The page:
This is the third in a series of occasional posts about security and DevOps. The ultimate goal of this series is to show how to build a reasonably secure Apache web server using the popular DevOps automation tool Chef. The server will be suitable for serving static content such as that generated by OctoPress. Each post explores a new aspect of Chef.
If you read the first and second posts in this series, you learned how to set up the Chef workstation and server; created
base roles; created a test environment and a virtual machine; and built a partially hardened server called
tester.local. This server has a minimized Apache configuration, and a restricted OpenSSH configuration.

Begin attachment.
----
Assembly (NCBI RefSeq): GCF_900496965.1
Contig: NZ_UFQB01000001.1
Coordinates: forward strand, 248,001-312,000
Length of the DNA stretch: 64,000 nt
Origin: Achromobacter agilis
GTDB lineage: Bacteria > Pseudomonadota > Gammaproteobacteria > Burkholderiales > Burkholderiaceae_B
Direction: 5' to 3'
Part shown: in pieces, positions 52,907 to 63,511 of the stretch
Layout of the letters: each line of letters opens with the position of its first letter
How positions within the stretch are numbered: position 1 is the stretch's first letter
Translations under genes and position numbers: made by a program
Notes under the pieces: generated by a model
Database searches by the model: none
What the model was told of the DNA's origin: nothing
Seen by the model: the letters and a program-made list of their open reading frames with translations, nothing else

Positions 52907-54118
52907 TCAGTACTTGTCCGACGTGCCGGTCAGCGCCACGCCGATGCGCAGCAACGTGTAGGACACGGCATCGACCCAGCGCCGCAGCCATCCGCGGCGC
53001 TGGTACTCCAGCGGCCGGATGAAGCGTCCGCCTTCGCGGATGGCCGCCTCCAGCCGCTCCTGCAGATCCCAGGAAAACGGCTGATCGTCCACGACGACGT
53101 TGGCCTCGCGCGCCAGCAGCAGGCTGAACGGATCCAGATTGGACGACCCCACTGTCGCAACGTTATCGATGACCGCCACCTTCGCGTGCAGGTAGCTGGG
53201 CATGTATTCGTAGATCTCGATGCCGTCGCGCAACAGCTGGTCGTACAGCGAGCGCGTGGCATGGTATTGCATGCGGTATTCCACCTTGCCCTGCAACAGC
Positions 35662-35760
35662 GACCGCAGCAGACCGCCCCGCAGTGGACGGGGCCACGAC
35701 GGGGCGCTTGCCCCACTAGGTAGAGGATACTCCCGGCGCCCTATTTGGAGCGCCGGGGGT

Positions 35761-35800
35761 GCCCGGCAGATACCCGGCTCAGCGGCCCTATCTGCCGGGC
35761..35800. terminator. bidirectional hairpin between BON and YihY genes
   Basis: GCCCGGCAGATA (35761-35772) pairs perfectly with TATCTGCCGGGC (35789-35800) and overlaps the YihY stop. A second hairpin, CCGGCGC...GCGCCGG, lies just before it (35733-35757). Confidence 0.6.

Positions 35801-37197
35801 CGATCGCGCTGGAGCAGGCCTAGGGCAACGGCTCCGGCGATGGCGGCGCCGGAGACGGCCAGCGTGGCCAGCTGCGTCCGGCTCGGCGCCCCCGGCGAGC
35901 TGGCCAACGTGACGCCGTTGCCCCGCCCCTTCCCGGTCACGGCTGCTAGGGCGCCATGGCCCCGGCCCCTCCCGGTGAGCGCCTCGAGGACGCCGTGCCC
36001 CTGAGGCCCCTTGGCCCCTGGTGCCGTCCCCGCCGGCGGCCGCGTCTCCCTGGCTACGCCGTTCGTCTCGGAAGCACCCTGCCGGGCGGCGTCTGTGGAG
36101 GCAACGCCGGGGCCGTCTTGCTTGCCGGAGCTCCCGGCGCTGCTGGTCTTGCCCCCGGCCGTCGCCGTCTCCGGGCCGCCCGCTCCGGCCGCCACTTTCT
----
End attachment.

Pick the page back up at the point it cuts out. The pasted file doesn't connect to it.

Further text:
In this post, I will demonstrate one of the most challenging aspects of any server automation project: copying sensitive keying materials, such as SSL private keys, to server nodes. Although SSL certificates themselves are not sensitive, certificate private keys are. In order to use Chef to truly “build security in,” these materials must be securely conveyed from the Chef server to the target server nodes. To do this, you will use Chef’s encrypted data bag feature and an add-on feature called
chef-vault. You will create a custom cookbook recipe that performs all of the necessary decryption and file-creation actions on the target node. At the end of this post, you will possess a repeatable, reliable and secure method for conveying SSL keying materials or other secrets to target nodes.